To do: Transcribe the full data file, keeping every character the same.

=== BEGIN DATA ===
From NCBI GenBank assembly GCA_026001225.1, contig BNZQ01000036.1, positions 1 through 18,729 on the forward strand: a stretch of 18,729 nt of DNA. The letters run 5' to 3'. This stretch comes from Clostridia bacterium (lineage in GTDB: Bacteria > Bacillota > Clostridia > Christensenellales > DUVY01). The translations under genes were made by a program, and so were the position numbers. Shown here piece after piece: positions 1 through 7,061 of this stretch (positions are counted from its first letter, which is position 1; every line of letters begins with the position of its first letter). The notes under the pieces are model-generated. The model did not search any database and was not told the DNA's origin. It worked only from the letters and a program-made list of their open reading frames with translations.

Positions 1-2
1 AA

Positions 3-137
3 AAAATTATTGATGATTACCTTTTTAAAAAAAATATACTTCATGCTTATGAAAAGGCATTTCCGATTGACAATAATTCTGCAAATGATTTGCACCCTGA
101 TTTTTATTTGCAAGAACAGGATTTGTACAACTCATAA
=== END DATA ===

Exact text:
From NCBI GenBank assembly GCA_026001225.1, contig BNZQ01000036.1, positions 1 through 18,729 on the forward strand: a stretch of 18,729 nt of DNA. The letters run 5' to 3'. This stretch comes from Clostridia bacterium (lineage in GTDB: Bacteria > Bacillota > Clostridia > Christensenellales > DUVY01). The translations under genes were made by a program, and so were the position numbers. Shown here piece after piece: positions 1 through 7,061 of this stretch (positions are counted from its first letter, which is position 1; every line of letters begins with the position of its first letter). The notes under the pieces are model-generated. The model did not search any database and was not told the DNA's origin. It worked only from the letters and a program-made list of their open reading frames with translations.

Positions 1-2
1 AA

Positions 3-137
3 AAAATTATTGATGATTACCTTTTTAAAAAAAATATACTTCATGCTTATGAAAAGGCATTTCCGATTGACAATAATTCTGCAAATGATTTGCACCCTGA
101 TTTTTATTTGCAAGAACAGGATTTGTACAACTCATAA